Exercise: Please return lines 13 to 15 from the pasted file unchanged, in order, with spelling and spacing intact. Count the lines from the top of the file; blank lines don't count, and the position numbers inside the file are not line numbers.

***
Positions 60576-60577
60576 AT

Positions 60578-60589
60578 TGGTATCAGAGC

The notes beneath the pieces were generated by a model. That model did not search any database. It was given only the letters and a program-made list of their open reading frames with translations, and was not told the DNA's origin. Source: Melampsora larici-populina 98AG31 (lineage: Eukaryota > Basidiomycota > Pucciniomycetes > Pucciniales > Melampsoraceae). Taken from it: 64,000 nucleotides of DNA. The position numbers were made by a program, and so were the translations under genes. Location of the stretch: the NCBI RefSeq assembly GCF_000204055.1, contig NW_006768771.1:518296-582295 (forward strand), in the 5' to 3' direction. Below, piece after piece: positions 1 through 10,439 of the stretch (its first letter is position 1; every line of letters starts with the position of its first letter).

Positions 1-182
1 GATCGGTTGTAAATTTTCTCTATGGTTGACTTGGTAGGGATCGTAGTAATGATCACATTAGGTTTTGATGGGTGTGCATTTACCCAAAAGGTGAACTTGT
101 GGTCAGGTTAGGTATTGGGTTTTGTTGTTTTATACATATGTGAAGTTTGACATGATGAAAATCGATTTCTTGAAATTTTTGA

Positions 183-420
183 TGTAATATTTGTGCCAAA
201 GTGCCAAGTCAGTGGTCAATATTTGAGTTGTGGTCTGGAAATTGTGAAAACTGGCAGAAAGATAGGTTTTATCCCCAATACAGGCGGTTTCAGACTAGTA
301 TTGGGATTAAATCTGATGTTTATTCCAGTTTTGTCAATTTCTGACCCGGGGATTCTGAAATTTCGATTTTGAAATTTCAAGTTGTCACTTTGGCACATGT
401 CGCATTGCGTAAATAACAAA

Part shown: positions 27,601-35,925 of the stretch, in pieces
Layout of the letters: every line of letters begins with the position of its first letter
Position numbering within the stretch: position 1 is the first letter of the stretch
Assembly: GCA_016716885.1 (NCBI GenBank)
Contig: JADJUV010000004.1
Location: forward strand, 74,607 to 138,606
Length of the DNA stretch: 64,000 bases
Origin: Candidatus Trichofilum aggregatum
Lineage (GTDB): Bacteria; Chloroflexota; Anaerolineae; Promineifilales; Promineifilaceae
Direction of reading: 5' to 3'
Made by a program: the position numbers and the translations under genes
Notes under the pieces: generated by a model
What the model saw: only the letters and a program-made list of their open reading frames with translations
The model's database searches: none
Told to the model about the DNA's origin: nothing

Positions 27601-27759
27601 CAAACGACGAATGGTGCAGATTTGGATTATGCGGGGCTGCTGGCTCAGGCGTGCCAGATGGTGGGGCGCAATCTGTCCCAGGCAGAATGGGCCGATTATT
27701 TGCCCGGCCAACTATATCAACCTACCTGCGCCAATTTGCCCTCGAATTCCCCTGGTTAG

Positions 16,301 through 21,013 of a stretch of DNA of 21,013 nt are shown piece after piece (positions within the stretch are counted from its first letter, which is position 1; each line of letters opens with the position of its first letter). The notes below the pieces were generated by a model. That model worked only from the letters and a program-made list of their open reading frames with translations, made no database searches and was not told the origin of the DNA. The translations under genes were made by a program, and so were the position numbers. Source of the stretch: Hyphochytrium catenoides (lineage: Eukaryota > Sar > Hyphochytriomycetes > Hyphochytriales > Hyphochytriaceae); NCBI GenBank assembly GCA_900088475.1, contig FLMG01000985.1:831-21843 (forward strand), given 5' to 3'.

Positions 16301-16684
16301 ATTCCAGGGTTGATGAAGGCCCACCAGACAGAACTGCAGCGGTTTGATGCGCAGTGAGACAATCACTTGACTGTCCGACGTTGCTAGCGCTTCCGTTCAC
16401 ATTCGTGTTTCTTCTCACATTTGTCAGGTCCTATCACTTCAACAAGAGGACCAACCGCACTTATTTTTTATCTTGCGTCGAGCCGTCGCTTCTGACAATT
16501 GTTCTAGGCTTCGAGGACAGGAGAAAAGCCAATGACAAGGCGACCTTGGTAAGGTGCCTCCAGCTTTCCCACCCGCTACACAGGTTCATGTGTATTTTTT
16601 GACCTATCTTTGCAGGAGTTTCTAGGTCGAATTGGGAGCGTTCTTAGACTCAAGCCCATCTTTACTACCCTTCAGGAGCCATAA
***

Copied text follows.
401 CGCATTGCGTAAATAACAAA

Part shown: positions 27,601-35,925 of the stretch, in pieces
Layout of the letters: every line of letters begins with the position of its first letter